So here I was, at the end of my reading list and the extra reading list I patched on at the end, and I still had a few weeks to go until BASS 2018 dropped. Inspired by the Milton OCW I’d just finished, I thought it might be fun to play around with literary theory for a while. And it was – this is a really nice set of lectures.

I took a class similar to this one in college, but of course that was a very long time ago. I tracked down the textbook through my library, a thousand-page-in-tiny-print-on-onionskin compilation of Profound Thoughts from creation to last week (I had a book very much like this in college, too). Alas, I confess, I did very little of the reading. I’m not 20 years old any more (not that I was 20 years old in college, either; it took me a while to get there), after all.

The sequence was mostly chronological, apart from a little overview at the beginning. I liked the explicit labelling of the various phases, from language-based theories of New Criticism, Russian formalism, and the truly scary triplets Saussure, Levi-Strauss, and Derrida (I toyed with linguistics in college), to psychologically-based theories including Freud and Lacan, to cultural systems of post-modernism and the identity-based critics of the contemporary Academie.

I also very much liked the clever twist of including Tony the Tow Truck as the exemplar text evaluated across the systems. If you’re wondering how you missed this work of literary genius, well, it’s probably because you don’t have little kids. Tony the Tow Truck is a picture book for toddlers, clocking in at about 188 words total. In keeping with Russian formalism, Prof. Fry parsed it linguistically (the repeated “t” sounds common in folklore), psychologically (the narcissism of the repeated “I” sentences and the return to an earlier, safer state), socially (the snooty cars that won’t help Tony, and the friend that will), and in terms of identity and community (relationships). It’s kind of amazing. I wrote papers like this. I always thought it was sophistry.

It wasn’t my goal to come away with working knowledge of all the schools and theories; I just don’t have that kind of brain power any more. But I run into these things from time to time, and it’s nice to have it all in one place, where I can refer to it from time to time. I really like these lectures; they come with nicely edited transcripts. Of course, there are no tests or quizzes, and it’s purely a solo effort with no other students. I’ve tried to get others interested, but no one wants to play.

As luck would have it, right after I started, a bunch of moocs opened up, and I ended up with more books to read (I’m on a math kick at the moment). I’m glad I managed to keep going with this; it might even turn out to be useful in some way on future readings, now that I’ve been reminded of certain salient points of literary criticism.

Paradise Lost and other things Milton: MOOC & OCW

“Paradise Lost”, bas relief (ca.1330, predating the poem) by Lorenzo Maitani, Cathedral of Orvieto, Siena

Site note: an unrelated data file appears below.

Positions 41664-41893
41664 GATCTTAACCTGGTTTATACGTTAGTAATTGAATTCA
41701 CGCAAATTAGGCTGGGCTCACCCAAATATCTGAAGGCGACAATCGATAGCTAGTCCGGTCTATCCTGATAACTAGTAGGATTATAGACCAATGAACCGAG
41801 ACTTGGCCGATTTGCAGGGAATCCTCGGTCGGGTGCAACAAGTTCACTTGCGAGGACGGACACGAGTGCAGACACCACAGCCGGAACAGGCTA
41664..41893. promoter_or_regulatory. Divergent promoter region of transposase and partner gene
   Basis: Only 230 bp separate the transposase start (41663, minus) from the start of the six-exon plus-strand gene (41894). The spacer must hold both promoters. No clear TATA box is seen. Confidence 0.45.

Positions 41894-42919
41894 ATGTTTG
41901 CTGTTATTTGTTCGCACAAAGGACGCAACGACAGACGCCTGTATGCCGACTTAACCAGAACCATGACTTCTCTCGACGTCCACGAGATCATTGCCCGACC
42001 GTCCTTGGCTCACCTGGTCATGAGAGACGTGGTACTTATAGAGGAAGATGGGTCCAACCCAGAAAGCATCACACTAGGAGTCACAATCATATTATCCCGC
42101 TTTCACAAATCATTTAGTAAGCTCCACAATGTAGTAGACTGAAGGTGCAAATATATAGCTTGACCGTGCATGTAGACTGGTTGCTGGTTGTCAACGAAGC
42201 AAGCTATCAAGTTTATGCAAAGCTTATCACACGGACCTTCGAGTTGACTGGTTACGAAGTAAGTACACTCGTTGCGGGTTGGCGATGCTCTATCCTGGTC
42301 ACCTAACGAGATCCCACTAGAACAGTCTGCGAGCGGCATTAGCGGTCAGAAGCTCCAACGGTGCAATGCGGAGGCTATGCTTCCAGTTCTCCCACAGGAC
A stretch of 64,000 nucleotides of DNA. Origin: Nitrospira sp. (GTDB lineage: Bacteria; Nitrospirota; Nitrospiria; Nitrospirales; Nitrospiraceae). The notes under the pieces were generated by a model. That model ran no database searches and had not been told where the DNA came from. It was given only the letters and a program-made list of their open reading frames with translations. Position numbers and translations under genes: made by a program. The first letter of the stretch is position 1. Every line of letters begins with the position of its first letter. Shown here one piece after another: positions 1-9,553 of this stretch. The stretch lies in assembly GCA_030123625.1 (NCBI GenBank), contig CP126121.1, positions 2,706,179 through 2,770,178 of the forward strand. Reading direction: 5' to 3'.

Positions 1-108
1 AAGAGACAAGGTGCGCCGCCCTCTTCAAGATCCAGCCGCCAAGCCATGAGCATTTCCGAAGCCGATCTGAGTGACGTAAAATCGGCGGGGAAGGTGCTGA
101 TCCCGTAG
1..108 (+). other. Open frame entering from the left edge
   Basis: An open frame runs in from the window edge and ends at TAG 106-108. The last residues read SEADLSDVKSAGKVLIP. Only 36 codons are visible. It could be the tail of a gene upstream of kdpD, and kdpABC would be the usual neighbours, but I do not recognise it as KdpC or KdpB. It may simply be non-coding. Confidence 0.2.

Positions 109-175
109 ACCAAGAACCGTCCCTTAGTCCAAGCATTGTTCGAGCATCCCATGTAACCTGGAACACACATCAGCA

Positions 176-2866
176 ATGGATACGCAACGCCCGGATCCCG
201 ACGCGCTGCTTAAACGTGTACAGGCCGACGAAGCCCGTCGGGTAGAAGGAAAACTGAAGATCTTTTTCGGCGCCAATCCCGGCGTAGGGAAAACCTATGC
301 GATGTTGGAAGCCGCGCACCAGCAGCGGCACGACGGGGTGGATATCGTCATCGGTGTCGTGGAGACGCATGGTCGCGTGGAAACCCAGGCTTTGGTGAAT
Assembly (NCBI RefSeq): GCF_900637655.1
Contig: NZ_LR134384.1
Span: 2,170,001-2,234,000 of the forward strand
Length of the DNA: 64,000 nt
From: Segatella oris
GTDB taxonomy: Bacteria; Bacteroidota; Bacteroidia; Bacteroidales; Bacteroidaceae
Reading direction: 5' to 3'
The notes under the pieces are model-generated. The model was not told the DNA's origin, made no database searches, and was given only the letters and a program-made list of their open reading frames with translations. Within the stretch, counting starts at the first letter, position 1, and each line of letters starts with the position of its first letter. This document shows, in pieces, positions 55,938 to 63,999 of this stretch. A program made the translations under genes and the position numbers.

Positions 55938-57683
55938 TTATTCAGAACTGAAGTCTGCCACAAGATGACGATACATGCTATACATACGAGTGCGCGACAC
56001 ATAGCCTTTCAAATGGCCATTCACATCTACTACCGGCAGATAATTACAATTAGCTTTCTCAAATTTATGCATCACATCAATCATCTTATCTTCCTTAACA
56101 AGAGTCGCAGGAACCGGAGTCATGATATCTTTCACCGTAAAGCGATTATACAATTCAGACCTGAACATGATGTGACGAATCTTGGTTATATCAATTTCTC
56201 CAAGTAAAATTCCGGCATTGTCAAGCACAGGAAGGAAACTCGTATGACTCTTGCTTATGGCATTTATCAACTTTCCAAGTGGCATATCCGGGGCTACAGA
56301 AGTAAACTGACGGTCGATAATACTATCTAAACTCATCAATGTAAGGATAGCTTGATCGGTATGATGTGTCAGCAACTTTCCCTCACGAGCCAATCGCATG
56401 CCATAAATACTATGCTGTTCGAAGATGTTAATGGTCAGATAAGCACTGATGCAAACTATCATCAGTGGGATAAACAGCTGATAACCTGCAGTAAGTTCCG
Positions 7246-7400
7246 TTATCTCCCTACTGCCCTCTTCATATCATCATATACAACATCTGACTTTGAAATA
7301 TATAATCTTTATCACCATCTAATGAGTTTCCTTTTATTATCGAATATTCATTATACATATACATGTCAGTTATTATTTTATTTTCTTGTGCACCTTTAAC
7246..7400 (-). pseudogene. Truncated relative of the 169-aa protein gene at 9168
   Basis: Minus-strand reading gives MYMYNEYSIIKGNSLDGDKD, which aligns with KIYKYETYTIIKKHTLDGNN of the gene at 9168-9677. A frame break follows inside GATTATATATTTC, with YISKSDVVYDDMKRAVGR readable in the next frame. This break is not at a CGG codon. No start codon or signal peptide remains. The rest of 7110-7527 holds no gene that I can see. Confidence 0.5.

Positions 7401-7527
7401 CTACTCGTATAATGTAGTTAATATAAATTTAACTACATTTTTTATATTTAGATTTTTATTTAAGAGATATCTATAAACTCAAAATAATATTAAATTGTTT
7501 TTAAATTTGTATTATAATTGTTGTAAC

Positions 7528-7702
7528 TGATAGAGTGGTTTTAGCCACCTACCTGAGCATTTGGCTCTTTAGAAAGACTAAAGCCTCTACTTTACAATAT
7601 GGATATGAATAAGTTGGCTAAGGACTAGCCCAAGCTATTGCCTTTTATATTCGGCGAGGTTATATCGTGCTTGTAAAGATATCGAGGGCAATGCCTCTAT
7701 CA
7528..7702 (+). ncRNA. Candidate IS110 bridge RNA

Course: John Milton: Paradise Lost
Length: 4 weeks, 2-8 hrs/wk
School/platform: Dartmouth/edX
Instructor: Thomas H. Luxon
Quote:

….[L]earners will use the Milton Reading Room’s online resources and links to contribute to an ever-growing body of scholarship….
The annotations and glosses to Paradise Lost in the Reading Room not only help readers make their way through a notoriously difficult poem, they also provide links to the classical, biblical, religious, and historical works to which the poem so frequently refers. This makes informed engagement with Milton’s epic poem more possible than it ever has been.
___________________________

Course: Milton
Length: 24 50-minute lectures
School/platform: Yale OCW
Instructor: John Rogers
Quote:

This class is a study of Milton’s poetry, with attention paid to his literary sources, his contemporaries, his controversial prose, and his decisive influence on the course of English poetry. Throughout the course, Professor Rogers explores the advantages and limitations of a diverse range of interpretive techniques and theoretical concerns in Milton scholarship and criticism. Lectures include close readings of lyric and epic poetry, prose, and letters; biographical inquiries; examinations of historical and political contexts; and engagement with critical debates.

Back in February, I read a poem in Pushcart that heavily referenced Paradise Lost. I wrote something like “I wish there was a mooc on this poem, because I can’t read it alone.” And look what happened: Dartmouth must’ve heard me. And Yale must’ve known years ago.

The Dartmouth mooc was postponed from earlier this summer, and then got off to a rocky start when it opened with no content. Some of us started chatting on the message boards – several of us used various contact modalities to alert edX, and the course staff, of the problem – and one of the things that caught my attention was the Yale OCW. I should’ve realized it was there; I’ve gone through several of their OCWs on literature and philosophy. But there’s nothing but video lectures for OCWs, so I hoped the mooc would offer more.